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Given two Markov chains with respective state-spaces $S$ and $T$, say that a function $\phi$ from $S$ to $T$ is holomorphic iff for all states $t \in T$, every real-valued function $f$ on $T$ that is locally harmonic at $t$ pulls back to a function on $S$ that is locally harmonic at the pre-image of $t$.

Is there any literature on this property, or on other properties that imply it?

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Can you say, what does local harmonicity means in terms of Markov Chains? – Ilya Jul 12 '13 at 19:12
f is locally harmonic at x iff f(x) is the sum of f(y)P(x,y) (for y in the state space), I believe. – Calvin Condon Jul 12 '13 at 19:52
@Ilya: Calvin's interpretation is what I had in mind. (Thanks, Calvin!) – James Propp Jul 12 '13 at 20:16
James, did you really mean to define holomorphic this way? the immediate "trivial" example I was thinking of was when S is the watched MC for some subset of the state space, but this doesn't generally satisfy your condition since a function which is locally harmonic just at $t$ can have any value outside the neighborhood of $t$, while local harmonicity at $s=f^{-1}(t)$ might say something about completely different states. – Ori Gurel-Gurevich Jul 13 '13 at 5:28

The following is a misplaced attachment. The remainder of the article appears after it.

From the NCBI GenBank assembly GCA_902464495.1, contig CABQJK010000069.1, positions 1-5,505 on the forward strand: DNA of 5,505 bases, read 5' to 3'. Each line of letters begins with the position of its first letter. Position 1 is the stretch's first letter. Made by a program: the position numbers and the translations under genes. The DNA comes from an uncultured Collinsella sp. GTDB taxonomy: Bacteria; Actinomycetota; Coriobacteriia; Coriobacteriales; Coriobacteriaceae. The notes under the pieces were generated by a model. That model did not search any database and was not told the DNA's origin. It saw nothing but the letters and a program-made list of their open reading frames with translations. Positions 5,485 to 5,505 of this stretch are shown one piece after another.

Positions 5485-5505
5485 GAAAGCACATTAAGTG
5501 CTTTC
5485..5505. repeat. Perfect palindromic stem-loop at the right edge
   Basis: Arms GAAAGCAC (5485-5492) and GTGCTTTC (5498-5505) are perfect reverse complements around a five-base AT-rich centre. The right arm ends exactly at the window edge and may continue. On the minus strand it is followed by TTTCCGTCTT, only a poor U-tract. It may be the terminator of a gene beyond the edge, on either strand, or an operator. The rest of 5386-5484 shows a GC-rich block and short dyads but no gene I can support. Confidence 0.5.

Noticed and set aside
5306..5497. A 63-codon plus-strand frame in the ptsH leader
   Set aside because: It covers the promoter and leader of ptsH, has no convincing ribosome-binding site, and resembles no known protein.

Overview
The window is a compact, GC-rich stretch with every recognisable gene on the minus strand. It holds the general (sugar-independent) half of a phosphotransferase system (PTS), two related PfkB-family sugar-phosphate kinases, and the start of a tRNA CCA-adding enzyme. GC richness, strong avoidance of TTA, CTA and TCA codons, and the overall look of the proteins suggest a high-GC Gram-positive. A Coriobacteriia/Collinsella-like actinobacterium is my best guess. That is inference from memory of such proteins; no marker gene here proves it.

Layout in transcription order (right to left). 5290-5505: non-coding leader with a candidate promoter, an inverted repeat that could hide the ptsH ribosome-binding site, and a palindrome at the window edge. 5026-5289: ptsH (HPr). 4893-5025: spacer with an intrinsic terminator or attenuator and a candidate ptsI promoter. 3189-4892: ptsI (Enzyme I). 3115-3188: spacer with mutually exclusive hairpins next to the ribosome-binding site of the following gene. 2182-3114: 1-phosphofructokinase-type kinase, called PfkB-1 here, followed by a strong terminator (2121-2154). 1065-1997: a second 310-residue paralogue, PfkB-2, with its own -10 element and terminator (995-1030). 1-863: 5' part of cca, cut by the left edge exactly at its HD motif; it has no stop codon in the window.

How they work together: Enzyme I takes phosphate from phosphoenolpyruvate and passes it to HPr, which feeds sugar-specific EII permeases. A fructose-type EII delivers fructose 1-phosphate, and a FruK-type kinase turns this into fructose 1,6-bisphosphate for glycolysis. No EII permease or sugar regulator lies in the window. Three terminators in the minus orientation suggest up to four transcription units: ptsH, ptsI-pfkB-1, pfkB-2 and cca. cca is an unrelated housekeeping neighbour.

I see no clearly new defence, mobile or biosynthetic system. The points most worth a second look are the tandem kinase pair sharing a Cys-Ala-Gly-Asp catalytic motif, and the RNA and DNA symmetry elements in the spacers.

@Ori: I'm pretty sure this is the definition I want. In the case where the Markov chains are (unbiased) random walks on (undirected) graphs, my definition is satisfied when the mapping is "harmonic" in the sense of Urakawa, as described in . – James Propp Jul 13 '13 at 12:54

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